Real Time Social Interaction on the Web

February 3rd, 2007 at 12:00 am

What if I can get to see the websites you are browsing? What if you could get a sneak preview on how you actually use your browsers? I don’t know how you would react but for sure, some people would view this as an act against their right to privacy and would not like the idea that someone is looking over his/her shoulder as he/she surfs the Web. But this is what actually does.

This Colorado based startup combines web surfing and chatting, allowing users to experience an extreme form of social networking. Me.dium offers social networking in real time. Me.dium works by continuously getting information about where you are on the Web and what you have been doing online so far.

A centralized server collects all these data. It then will compare and map out the other sites that it has collected from other users and determine how relevant the sites are in relation to your own usage. Basically, the intention of the site is to gather from other users a variety of recommendations based on what you are currently doing.

So, let’s say you are looking over basic photography on the Web, if other users of me.dium are also browsing about photography you will be able to see the sites that they have "recommended" displayed in your browser. Moreover, since we are talking about real time networking, users of me.dium can also directly or indirectly communication with each other via the website’s chat option.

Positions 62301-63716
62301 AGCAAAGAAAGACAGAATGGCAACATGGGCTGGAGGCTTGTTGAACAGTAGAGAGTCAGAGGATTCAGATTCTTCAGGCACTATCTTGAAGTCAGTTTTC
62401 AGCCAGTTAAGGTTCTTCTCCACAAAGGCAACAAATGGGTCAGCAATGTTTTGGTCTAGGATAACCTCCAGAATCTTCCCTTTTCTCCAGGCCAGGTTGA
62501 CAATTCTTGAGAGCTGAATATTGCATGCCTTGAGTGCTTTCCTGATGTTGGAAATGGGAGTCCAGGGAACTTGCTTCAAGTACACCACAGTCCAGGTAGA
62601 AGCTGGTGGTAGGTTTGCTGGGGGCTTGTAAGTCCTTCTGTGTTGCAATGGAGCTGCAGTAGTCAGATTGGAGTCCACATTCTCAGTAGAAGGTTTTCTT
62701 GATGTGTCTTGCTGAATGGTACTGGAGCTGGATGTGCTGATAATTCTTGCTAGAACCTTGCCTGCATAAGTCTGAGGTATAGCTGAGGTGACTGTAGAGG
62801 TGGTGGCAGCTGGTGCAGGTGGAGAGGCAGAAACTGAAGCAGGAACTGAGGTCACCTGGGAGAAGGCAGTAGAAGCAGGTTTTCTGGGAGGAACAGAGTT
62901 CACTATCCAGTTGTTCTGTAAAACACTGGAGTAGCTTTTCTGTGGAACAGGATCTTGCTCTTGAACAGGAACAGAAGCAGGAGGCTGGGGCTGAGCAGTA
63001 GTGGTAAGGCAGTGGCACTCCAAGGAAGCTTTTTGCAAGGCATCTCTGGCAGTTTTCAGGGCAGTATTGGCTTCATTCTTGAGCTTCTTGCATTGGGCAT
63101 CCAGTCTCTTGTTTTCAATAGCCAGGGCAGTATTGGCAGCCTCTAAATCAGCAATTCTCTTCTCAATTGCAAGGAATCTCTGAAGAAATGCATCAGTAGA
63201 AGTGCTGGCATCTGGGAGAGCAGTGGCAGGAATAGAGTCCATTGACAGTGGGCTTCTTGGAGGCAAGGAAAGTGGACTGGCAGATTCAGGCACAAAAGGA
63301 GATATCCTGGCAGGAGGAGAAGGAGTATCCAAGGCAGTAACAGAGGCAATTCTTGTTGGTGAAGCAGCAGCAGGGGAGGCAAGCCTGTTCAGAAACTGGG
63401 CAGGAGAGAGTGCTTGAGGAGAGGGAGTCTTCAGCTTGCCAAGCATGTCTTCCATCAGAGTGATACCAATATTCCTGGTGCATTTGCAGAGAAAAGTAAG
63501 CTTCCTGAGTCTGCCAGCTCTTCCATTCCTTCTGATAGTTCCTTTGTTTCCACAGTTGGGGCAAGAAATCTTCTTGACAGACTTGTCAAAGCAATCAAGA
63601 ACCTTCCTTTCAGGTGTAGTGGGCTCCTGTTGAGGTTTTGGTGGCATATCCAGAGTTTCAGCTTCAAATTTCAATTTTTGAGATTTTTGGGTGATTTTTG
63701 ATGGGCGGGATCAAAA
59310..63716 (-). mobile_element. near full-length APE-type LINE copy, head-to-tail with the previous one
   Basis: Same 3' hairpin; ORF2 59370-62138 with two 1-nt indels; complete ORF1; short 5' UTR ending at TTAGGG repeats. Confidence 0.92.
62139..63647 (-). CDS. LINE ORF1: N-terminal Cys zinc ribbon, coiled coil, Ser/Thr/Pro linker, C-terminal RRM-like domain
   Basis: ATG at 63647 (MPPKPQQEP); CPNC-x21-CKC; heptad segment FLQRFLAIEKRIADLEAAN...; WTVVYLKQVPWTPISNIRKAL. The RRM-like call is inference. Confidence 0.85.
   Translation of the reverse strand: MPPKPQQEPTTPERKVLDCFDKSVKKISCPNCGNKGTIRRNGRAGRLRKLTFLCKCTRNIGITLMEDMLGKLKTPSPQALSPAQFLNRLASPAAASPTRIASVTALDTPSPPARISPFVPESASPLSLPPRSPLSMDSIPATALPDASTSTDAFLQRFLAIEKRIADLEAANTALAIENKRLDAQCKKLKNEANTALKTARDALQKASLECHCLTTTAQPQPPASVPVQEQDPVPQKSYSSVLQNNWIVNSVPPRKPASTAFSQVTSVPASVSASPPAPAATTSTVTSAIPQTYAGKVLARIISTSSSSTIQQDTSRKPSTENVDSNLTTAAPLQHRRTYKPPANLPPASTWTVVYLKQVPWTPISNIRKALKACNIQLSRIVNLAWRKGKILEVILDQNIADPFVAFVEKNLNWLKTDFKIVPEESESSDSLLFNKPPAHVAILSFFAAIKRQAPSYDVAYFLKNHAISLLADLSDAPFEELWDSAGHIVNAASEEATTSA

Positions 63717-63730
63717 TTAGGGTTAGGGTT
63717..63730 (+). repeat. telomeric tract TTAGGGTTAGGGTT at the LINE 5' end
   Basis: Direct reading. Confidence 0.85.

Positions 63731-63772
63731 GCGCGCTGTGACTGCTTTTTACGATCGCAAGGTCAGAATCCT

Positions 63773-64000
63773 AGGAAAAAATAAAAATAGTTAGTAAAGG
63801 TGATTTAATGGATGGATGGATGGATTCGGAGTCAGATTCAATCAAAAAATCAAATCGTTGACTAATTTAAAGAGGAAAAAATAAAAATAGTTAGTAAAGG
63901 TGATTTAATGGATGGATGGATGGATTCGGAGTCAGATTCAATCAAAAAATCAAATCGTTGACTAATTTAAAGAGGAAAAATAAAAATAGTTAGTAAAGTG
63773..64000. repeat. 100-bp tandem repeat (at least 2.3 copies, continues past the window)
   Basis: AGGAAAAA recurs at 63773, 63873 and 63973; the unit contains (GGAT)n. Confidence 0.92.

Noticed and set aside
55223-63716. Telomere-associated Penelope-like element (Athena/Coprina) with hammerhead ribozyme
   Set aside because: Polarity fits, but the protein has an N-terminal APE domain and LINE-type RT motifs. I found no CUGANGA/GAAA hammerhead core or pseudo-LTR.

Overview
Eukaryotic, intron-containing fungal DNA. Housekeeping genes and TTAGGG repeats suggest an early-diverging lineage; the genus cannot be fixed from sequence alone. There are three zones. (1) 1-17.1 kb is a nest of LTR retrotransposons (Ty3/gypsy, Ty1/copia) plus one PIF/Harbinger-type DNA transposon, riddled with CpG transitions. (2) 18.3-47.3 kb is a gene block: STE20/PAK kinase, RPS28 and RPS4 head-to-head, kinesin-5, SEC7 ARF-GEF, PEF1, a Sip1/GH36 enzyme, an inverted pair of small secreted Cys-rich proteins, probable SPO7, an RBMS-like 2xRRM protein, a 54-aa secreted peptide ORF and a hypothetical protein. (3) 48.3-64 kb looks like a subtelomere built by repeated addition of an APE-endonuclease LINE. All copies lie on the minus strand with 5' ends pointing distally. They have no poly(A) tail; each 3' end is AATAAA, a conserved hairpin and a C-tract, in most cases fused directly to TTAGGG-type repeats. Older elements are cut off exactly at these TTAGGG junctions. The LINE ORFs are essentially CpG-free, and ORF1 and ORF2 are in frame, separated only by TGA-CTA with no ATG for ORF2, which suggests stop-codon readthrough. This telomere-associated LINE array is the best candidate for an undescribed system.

You need to download and install me.dium first in your PC to start using it. It is a plug in for Firefox and once you begin using me.dium it will store four types of data: the chosen web-page (URL) which you decided to share, your most recently visited web-pages, friends list and any kind of personal information that you entered as public information.

It seems me.dium has no direct competitors, well at least none yet. It is possible that people in the industry are still trying to test how successful me.dium will be in the next couple of months. People shows some skepticism on the usefulness of the website. Meanwhile others see that the biggest hurdle in its success is its public acceptance. Privacy is something most people hold dear and they are usually hesitant to share personal information especially over the Web.

Regarding the privacy issue thing, I’ve read in Edward C. Baig’s article in that the makers of the application said that they don’t review the content of sites you visit in the first place. Also, they reiterated that you can always remain anonymous to other users. You can also choose to be visible only with friends. Moreover, if the page that you’ve visited requires a log-in and password me.dium cannot display that so you don’t have to worry about your online account numbers and such being seen by others. Whether one remains public or maintain a private profile really depends on the user.

The great thing about me.dium is that you’re no longer browsing the Web alone. You have other users that you could talk to regarding your search. You can get to see people that have similar interests and can make great friends. You can easily find great source of information or discover sites that you’ve missed. In this sense me.dium becomes a little similar to the social bookmarking site StumbleUpon which brings you to great websites recommended by members. The main difference is that me.dium is done in real time.